9. Hmm… I don’t think a squirrel like being in my pocket? Mr. N’s recall is normally very good. He has his moments though and horses drive him crazy! Thanks for joining the hop!

  10. Great post! Simple to understand and follow through on.

    Scout is simple, he loves the Puller Rings. Sydney loves me. Rodrigo and Zoey are highly food motivated. I’ve used this knowledge to practice recall with them several days during the week.

    I can’t count on them when we’re away from home. Too many distractions and other loose leash dogs.

  11. Such simple yet integral tips! I think you’ve definitely simplified it. Good job!

  12. Great tips, as always! Sometimes I read your blog and think–Nala and Honey have a lot in common! But when I read this one, I think–oh man, Nala and Honey are very, very different.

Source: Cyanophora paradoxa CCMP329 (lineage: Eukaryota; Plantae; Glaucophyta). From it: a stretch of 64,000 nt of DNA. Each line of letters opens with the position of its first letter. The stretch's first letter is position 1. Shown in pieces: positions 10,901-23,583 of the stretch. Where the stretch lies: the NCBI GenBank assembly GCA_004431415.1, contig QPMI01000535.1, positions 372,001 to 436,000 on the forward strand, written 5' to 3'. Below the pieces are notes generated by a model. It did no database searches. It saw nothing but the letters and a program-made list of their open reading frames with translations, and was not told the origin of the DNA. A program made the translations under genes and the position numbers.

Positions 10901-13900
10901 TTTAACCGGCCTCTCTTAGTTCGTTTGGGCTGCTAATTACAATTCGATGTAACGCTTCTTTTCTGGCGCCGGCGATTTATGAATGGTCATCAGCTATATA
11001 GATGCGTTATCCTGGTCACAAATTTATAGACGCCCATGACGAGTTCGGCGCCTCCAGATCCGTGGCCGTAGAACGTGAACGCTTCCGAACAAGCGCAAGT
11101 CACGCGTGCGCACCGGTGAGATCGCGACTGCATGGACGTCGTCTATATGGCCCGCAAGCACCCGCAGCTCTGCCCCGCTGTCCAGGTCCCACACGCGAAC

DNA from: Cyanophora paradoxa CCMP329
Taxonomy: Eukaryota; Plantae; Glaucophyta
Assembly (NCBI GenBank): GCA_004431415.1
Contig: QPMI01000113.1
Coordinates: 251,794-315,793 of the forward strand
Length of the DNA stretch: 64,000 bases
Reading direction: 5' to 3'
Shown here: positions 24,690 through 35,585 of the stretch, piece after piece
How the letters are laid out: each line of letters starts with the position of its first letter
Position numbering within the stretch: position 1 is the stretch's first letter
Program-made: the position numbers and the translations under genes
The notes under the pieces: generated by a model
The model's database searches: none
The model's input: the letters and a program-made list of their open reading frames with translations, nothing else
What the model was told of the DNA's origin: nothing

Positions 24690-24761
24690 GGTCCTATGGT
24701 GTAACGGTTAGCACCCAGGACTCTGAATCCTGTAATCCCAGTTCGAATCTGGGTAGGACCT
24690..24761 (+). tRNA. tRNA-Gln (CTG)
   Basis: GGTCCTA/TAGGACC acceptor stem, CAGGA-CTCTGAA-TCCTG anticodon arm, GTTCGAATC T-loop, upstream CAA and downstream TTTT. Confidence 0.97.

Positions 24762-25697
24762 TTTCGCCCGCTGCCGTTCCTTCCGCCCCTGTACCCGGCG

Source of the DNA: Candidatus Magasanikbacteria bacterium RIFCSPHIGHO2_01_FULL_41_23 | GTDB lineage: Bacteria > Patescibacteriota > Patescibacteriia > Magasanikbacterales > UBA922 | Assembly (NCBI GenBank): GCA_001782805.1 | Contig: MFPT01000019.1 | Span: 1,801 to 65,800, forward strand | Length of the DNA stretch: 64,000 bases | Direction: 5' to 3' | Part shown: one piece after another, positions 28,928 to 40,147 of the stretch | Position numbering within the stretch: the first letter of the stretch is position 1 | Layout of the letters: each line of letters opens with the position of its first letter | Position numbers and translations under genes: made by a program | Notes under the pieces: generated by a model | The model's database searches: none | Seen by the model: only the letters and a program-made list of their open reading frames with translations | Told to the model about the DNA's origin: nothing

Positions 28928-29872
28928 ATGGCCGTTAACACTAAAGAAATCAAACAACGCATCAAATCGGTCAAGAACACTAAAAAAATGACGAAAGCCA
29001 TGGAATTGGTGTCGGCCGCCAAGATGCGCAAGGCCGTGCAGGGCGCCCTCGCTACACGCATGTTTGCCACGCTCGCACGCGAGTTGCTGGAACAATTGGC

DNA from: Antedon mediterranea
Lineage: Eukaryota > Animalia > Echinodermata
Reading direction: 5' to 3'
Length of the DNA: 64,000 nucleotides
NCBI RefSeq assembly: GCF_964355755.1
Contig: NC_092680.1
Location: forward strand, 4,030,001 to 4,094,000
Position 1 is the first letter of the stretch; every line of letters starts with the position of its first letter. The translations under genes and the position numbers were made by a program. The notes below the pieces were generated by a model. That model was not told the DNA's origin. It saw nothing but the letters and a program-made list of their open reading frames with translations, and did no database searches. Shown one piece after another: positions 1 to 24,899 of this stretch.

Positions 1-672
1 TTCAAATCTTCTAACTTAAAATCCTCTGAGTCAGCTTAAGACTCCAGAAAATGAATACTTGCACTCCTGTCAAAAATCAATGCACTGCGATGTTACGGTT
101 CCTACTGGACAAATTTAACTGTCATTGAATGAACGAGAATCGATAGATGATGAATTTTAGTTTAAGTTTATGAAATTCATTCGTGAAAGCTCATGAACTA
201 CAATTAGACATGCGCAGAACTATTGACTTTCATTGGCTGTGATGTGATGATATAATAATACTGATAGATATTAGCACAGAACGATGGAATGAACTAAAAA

Nala loves food and me. She does not give a flip about strange people out in the world, but she does like meeting new dogs, so that’s when I need to make sure to stay close enough and attentive enough for Nala to remember how amusing I am (or to just call her and run off in another direction! Boy, she comes running fast). And lately, we’ve been trying letting her drag her long line on trails where it’s legal for her to be off-leash–but I decided not to last week when we went on a couple of hikes around dusk, when the deer are active. Just before sunset when possibly surrounded by big, flighty animals is the perfect time to rely on a leash for us!

  13. I like the way that you wrote this and the different point of view you took than the typical “tips for a good recall.” It should be easy for most owners to answer these three questions, which will absolutely lead to a great recall.

  14. BJ Pup (Lynda) says:

    When I get a new dog I’ll have to remember to put this in place. When let BJ off leash in Central Park, most of the time he would come when called. If not I could whisper the word “cookie” and would come running.